KARACHI: Around 24 hours after Asif Ali Zardari’s TV interview, while fantastical speculations about his relationship with Bilawal Bhutto-Zardari were swirling in the media, the father and son were enjoying “quality time” over dinner in the UAE, where a long-awaited family reunion seemingly laid all gossip to rest.

Although no one was willing to go on record, no one Dawn spoke to in background interviews viewed the latest disagreement between father and son as “a serious threat to the party”.

“Call it a difference, not a rift, and take it as a father-son disagreement and not a tug-of-war to retain party leadership. And yes, it’s [a difference of opinion] a genuine one and not a game of ‘good cop, bad cop’,” one senior PPP leader said.

It all started the previous night, when Mr Zardari, in a TV interview, seemed to undermine the political maturity of the PPP chairman, calling him “emotional and inexperienced” and putting himself above everyone when it came to the question of general elections and distribution of tickets among candidates.

Some called it “the fall” of the house of Zardari, others termed it “an explosion” that may rip the party apart just weeks before the general elections. But within party ranks, the situation wasn’t being viewed with any degree of alarm, and later developments would indicate the reason for this calm.

After the PPP chairman left for the UAE on Thursday afternoon, Mr Zardari joined him on Friday in a gathering at his daughter Bakhtawar Bhutto-Zardari’s residence for a “joyous family get together”.

“What Zardari Sahib said was nothing new,” said another leader.

“Yes, you can question the timing, that why did he choose to be so candid in a TV interview when his son was on an election campaign in KP. But you know, as a senior member of the party, it was not surprising for me. I am witness to a number of occasions when they disagreed on any point, even in front of others.”

Apart from party members, the fresh difference of opinion between Mr Bhutto-Zardari and his father is also not entirely new for those who have followed his politics as he has openly challenged the old rules of business and compromises over legislative affairs.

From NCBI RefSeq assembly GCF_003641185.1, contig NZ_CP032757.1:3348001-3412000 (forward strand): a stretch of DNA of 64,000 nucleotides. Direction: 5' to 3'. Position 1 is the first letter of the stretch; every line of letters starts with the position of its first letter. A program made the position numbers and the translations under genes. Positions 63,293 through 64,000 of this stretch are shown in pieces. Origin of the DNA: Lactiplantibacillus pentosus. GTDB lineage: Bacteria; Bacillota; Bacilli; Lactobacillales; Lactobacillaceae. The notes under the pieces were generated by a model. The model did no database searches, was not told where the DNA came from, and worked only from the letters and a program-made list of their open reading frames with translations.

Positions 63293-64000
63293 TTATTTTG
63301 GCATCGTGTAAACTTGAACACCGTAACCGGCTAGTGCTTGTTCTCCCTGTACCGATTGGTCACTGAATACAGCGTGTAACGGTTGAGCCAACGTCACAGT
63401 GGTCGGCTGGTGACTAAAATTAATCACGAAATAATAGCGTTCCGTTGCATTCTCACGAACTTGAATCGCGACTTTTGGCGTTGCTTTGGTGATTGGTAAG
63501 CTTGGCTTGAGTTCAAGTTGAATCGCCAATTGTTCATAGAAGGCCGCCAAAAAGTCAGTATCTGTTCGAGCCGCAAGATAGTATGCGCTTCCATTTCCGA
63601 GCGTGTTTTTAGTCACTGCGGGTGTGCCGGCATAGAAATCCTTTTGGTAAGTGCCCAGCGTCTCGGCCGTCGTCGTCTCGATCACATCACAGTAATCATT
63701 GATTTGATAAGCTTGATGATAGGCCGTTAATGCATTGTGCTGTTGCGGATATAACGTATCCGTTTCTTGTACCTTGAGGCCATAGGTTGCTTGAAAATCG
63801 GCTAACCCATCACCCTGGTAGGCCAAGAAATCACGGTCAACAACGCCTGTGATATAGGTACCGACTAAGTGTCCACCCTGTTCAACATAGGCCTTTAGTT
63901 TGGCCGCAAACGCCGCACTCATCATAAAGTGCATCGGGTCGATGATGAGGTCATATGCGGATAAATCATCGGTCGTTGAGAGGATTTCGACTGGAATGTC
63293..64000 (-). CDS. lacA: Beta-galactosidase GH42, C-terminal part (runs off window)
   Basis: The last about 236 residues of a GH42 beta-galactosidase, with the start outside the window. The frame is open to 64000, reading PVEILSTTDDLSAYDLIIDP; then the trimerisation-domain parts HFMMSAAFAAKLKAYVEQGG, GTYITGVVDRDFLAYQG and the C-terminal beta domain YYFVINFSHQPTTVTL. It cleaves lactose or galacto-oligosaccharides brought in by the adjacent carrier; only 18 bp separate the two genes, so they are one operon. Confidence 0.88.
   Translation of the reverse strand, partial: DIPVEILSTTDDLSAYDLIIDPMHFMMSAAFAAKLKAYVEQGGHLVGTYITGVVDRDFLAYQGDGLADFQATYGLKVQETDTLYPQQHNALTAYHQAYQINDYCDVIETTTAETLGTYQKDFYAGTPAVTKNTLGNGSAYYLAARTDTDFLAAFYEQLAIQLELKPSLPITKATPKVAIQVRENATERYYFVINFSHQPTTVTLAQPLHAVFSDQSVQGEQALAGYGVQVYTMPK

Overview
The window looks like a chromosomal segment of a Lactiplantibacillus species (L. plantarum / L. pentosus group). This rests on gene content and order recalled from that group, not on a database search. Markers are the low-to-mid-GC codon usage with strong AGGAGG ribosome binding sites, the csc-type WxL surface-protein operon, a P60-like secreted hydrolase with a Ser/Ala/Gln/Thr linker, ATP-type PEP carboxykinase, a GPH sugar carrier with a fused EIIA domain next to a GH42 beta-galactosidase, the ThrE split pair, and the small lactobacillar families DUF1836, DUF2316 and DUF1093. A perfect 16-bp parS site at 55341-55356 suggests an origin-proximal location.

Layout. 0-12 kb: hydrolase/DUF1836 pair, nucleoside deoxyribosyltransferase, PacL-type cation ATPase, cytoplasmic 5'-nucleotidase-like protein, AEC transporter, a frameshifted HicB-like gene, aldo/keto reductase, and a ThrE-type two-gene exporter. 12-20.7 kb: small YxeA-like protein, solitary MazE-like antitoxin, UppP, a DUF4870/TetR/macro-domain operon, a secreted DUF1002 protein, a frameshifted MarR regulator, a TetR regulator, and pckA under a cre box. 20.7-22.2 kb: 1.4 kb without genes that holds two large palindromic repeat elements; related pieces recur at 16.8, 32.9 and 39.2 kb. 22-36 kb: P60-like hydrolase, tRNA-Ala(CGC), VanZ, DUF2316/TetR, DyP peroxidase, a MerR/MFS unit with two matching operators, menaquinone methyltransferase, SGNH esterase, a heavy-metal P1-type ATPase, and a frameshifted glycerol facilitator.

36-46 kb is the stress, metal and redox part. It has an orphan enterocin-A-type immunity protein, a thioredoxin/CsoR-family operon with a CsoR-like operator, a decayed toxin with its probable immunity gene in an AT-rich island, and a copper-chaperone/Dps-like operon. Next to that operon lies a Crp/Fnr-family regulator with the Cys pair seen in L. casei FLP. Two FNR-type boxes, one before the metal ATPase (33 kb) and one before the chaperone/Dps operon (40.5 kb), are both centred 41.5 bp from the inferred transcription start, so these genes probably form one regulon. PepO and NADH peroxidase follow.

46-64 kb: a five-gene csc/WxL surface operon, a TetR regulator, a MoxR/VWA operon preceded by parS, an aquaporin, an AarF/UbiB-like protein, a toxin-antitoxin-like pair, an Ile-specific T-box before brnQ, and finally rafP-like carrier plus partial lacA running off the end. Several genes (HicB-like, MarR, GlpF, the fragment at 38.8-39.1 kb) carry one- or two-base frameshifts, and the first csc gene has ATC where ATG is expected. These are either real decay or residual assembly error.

Only a couple of months ago, when Mr Bhutto-Zardari was questioning the role of the ECP and demanding a date for general elections, his father was favouring a delay in polls due to fresh delimitations in light of the census.

Even as foreign minister, the PPP chairman implored his father and PML-N supremo Nawaz Sharif to make decisions that will make politics easier for the younger generation, which he said was losing hope in the country’s future.

In his parting remarks on the floor of the National Assembly in August this year, he had asked his father that they should make decisions in a way that makes politics easier for the younger generation, but they failed to do so.

But what was different this time was the reaction, given in gestures, by the PPP chairman, leaving even his closest circles guessing what he actually meant to convey.

Some media outlets even read into Mr Bhutto-Zardari’s simple act of changing his display picture on social media platform X (formerly Twitter), where he put up a new photo depicting his mother Benazir, placing her hand on his back.

To be clear, Mr Bhutto-Zardari has used this photo as his DP in the past as well. But given the circumstances, many observers seem to be jumping to conclusions.

“There are two messages we can take or only guess,” said another leader.

“One is to reflect one the line from Mr Zardari’s interview where he called the PPP chairman ‘short-tempered like his mother’. The other one is a little harsh.

“Zardari Sahib in his interview tried to establish an impression that it was he who was trusted by BB [Benazir Bhutto] for party leadership in her will. Chairman Sahib, through that photo, I think just shared his side of the story.”

The most interesting part of this entire development is the reaction of “comparatively younger lot” of the party members, who are believed to be close to Mr Bhutto-Zardari and his political strategy.

“They [the younger lot] see Zardari Sahib’s interview as a blessing in disguise,” said a young PPP leader.

“People may think that he’s undermined chairman Sahib’s standing. But it has actually made it public how anti-status quo his son is. How he wants to bring an end to traditional politics and how he wants to change the course of this decades-old rotten exercise.

“You may term Zardari Sahib’s interview damaging for chairman Sahib for the 2024 election, but he has brightened his prospects for 2029,” the leader said.

Published in Dawn, November 25th, 2023

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